Painter and Farrington (1997) used a quasi-experimental design with a nonequivalent control area to assess the effect of improved street lighting on crime in Dudley, West Midlands, in England. The experimental area was selected for relighting by the local authority engineers in response to residents’ complaints about its poor state of repair. The control area was adjacent to the treatment area and matched well on age of construction, architectural design, and number of dwellings (each area had about 1,200 to 1,300 residences). Both areas were governed by the same housing authority and had similar housing allocation policies; both had clear geographic boundaries.
The researchers conducted victimization surveys in both the experimental and control areas, which measured prevalence and incidence of crime 12 months before (January 1991 to January 1992) and 12 months after (February 1992 to February 1993) installation, which took place over 4 weeks, beginning in the 3rd week of February 1992. The surveys also measured residents’ perceptions, attitudes, and behavior. There were 431 participants from the experimental area for the preimplementation survey, which fell to 372 (86 percent) at the follow-up survey. There were 448 participants from the control area for the preimplementation survey, which fell to 371 (83 percent) at the follow-up survey. A formal power calculation was done to ensure this sample size was adequate. High-quality statistical adjustment was done for the two variables on which there was nonequivalence between groups at pretest (age of residents and amount of visible policing).
The surveys were conducted through face-to-face interviews that lasted 45 to 90 minutes. To reduce potential bias, interviewers were not informed of the lighting project or that there were control/treatment areas.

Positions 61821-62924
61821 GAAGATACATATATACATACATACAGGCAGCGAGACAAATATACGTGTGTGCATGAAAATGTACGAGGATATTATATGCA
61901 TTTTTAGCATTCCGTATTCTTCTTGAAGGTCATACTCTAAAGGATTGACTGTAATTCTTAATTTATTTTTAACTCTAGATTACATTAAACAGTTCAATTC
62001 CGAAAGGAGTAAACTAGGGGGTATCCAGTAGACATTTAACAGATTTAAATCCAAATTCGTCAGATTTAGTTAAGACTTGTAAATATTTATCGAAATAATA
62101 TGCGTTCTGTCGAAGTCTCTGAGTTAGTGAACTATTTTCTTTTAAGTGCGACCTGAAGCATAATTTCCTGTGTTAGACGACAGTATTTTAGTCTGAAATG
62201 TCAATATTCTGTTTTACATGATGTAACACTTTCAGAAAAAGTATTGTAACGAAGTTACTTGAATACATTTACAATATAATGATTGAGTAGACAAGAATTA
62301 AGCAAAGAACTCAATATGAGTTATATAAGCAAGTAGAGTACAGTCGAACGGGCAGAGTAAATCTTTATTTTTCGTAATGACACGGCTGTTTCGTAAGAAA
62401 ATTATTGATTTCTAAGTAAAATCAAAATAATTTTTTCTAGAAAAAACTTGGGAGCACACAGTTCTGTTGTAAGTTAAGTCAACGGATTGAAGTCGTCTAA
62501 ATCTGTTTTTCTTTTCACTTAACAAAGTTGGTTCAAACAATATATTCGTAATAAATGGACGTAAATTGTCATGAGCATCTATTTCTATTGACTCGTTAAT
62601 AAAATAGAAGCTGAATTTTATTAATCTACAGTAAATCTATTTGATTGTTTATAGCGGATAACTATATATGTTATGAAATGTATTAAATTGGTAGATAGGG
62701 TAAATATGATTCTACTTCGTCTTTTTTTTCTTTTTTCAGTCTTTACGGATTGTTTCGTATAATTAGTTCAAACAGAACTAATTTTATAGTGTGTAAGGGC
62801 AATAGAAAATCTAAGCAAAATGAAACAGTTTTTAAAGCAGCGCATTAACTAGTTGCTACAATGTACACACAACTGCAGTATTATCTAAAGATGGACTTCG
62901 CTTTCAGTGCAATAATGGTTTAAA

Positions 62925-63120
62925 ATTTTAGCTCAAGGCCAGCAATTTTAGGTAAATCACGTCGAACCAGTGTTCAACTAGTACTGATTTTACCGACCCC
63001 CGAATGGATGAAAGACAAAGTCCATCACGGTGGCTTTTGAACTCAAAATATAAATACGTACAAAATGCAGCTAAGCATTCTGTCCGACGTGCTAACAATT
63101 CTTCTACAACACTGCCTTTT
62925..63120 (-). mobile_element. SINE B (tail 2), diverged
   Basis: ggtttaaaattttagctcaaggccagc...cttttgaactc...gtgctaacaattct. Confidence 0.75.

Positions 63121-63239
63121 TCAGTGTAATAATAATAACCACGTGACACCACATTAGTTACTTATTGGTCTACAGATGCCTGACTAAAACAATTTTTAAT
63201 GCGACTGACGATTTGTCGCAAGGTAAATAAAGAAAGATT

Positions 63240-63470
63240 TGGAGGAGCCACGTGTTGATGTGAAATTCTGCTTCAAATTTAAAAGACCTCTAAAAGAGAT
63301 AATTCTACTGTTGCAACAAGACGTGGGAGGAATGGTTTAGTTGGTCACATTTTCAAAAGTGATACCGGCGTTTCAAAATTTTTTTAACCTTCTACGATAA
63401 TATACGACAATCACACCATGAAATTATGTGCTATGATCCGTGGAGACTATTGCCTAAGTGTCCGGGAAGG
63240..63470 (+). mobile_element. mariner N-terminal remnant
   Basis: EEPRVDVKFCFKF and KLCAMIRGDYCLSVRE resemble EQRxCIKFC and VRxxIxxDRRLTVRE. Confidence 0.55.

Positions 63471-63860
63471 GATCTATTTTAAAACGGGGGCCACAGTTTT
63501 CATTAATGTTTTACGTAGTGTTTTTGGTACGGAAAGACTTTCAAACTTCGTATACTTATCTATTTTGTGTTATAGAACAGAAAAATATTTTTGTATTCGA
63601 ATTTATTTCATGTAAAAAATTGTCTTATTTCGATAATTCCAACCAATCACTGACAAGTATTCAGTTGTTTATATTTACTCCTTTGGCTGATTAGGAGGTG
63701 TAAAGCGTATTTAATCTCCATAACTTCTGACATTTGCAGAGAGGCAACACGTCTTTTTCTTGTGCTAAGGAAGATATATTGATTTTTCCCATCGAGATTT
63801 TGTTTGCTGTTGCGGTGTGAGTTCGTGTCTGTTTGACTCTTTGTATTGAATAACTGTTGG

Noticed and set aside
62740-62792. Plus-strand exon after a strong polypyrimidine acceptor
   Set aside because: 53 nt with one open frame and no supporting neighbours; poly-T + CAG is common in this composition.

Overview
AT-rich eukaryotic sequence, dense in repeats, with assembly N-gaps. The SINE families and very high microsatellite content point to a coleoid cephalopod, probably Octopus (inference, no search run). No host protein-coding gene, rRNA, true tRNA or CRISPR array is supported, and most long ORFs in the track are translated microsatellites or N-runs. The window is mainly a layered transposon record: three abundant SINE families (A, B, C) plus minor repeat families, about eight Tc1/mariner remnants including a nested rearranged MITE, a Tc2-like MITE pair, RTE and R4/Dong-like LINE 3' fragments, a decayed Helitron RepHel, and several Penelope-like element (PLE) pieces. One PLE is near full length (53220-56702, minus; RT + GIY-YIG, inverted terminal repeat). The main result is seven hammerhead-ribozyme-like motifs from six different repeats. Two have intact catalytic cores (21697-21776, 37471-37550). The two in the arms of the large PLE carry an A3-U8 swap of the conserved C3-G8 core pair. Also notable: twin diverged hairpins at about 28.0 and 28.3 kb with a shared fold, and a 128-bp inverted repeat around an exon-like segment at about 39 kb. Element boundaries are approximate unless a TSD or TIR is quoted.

Painter and Farrington (1999) demonstrated that the monetary benefits from crime reduction exceeded the monetary costs of improved street lighting. The capital costs of the improved street lighting in Dudley totaled £55,000. Since the improvements were projected to last 20 years, the researchers calculated the yearly cost at £5,602. The annual maintenance and energy costs for the new lights totaled £2,611 per year, compared to £2,796 per year with the old lights. This represents an annual savings, which brings the costs for the new lights to £5,417 per year.
The researchers then calculated the total savings from prevented crimes, which amounted to £136,266 in property loss alone, and amounted to £237,794 when all tangible losses were taken into account. The cost–benefit ratio after 1 year was 4.3 to 1 (£237,794 divided by £54,815), though when all 20 years were taken into account, the cost–benefit ratio would be 44 to 1 (£237,794 divided by £5,417).
Evidence-Base (Studies Reviewed)
These sources were used in the development of the program profile:Study 1
Painter, Kate, and David P. Farrington. 1997. “The Crime-Reducing Effect of Improved Street Lighting: The Dudley Project.” In R.V. Clarke (ed.). Situational Crime Prevention: Successful Case Studies
. Second ed. Gilderland, N.Y.: Harrow and Heston, 209–26.
These sources were used in the development of the program profile:
Painter, Kate, and David Farrington. 2001. “Evaluating Situational Crime Prevention Using a Young Person’s Survey.” British Journal of Criminology
Painter, Kate, and David P. Farrington. 1999. “Improved Street Lighting: Crime-Reducing Effects and Cost–Benefit Analyses.” Security Journal
Following are CrimeSolutions.gov-rated practices that are related to this program:Improved Street Lighting
A crime prevention strategy that aims to improve the lighting on streets to reduce crime through modifying and improving environmental measures. The practice is rated Promising for reducing crime and property offenses, but rated No Effects for violent offenses.Evidence Ratings for Outcomes:
| ||Crime & Delinquency - Multiple crime/offense types|
| ||Crime & Delinquency - Property offenses|
| ||Crime & Delinquency - Violent offenses|